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Early Wine history

California wines are not the newcomers to the scene that many think. It may be true that we have only just recently gained the respect of the world as a great wine producing area, but our history goes back over 240 years. In fact, it takes time to make an excellent wine, and it takes time to produce a superb vineyard. While our domestic wines have taken a rightful place in the world over the past 40 years, California has been a center of cultivation for over 240 years.

As far back as 1769 when a Franciscan missionary brought the grape up from Mexico an industry was born. The industry served the tables and the alters of Franciscan monks from San Diego to Sonoma Valley. This first grape brought to California was rightfully named as the Mission Grape.

Father Serra established vineyards along his route of missions at 21 different sites in what is known today as the Camino Real. Everyone from the best plumbers Burlington Ontario to local contractors and wine enthusiasts alike have travelled from far and wide to enjoy the simple pleasures of the land. The rugged terrain and cultivating the grape was a natural fit for California. Not to mention the climate and the land were a perfect combination for the vine to thrive.

It was in the 1830s that the commercial era took off. Naturally small scale compared to today’s endeavors, it rightfully appeared to hold a promising future. To the entrepreneurial eye, California had all the right elements for great wine. Largely due to the foresight of Jean Louis Vignes, a Frenchman from Bordeaux the European cuttings of many varieties entered the picture. The most influential impact of the growth of the wine industry was the great gold rush.

Prospectors came from all over the world in hopes of striking it rich. Some did. Others saw their riches coming from the grape. European settlers primarily from France, Italy and Germany knew about growing grapes and the art of wine making. They saw the potential. They knew there would be a market for alcohol in nearly any form, but with the wealth and diversity that came along with the gold rush of 1848 also came the discerning palette.

Much of the success of the early vineyards can be traced back to Count Agoston Haraszthy, who made several trips to Europe bringing back many vine cuttings. One of the major growth spurts in quality and commercial enterprise occurred between the years 1860 and 1880 due to Haraszthy’s vision and love of the grape.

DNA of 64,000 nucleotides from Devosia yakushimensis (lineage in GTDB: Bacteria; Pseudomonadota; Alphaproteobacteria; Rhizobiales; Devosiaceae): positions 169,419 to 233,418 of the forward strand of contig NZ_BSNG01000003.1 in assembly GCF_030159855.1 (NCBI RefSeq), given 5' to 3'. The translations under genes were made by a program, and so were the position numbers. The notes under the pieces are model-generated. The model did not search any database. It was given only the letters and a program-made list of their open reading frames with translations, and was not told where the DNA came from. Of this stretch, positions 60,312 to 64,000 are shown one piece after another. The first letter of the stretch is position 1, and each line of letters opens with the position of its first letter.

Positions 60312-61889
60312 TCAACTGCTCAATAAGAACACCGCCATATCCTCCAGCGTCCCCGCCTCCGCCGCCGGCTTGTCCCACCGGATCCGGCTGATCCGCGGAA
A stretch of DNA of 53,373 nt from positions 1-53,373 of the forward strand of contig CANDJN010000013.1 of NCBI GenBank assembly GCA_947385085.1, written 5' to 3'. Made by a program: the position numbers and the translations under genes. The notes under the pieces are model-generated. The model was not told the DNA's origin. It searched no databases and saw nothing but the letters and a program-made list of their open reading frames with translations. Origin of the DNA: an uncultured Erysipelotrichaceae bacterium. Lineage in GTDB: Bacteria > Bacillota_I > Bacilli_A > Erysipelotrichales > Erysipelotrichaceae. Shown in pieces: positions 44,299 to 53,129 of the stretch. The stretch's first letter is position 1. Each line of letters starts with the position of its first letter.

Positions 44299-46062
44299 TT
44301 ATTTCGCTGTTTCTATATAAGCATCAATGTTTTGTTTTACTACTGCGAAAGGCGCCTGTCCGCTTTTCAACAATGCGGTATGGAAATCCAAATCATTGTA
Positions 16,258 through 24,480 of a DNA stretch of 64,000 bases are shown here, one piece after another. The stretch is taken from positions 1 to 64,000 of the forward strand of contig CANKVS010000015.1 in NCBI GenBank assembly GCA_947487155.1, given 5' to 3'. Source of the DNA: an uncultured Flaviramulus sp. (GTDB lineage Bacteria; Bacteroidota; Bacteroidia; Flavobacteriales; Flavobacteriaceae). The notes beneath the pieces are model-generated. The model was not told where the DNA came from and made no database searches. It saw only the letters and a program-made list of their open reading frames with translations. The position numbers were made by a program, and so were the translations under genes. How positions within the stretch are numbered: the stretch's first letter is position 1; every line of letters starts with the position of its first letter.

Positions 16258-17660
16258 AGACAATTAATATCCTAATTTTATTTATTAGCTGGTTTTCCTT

Patience is a major attribute in viticulture, but as wise men ventured further into the prospects of producing a fine product, the harvests were gaining a reputation for their distinctive and rich offer. With the completion of the transcontinental railway system in 1869, California wines were making their debut and beginning to gain a laudable reputation. In 1890 nearly half of the California wines entered into the Paris Exhibition won gold and now there was no end in sight to the ongoing success of California wines. Or was there?

prohibition 1The vineyards were to experience two devastating blows before it has come to settle into a seat of international security. The first was at the turn of the century. A vine pest known as Phylloxera spread up and down the coast ravaging many vineyards. The losses were overwhelming. Every farmer knows that nature has a way of stepping in when least expected and delivering a challenging hit. At the time old vineyards had to be uprooted and new ones planted with a variety known as Vinifera which was grafted to the American root stock. This proved to be immune to the Phylloxera pest and vineyards started to gain some lost ground.

Then came the Prohibition era in 1919. US production and sale of alcohol was outlawed until 1933 when Prohibition was repealed. During that time, many vineyards were removed and replanted with other crops. Some were permitted to grow grapes for sacramental wines, but most vineyards that grew grapes for alcohol were forced out of business. The endurance and fortitude of the American farmer as always, won over the day. Many used the soil to harvest thicker skinned varieties that could be shipped long distances and thereby established a market outside the country for their produce.

This of course is just the beginning of what has come to be one of the most prolific trades in the US. To say that California growers are proud of what they have accomplished would be a huge understatement. Join me in my next article when we cover the years from 1933 to present.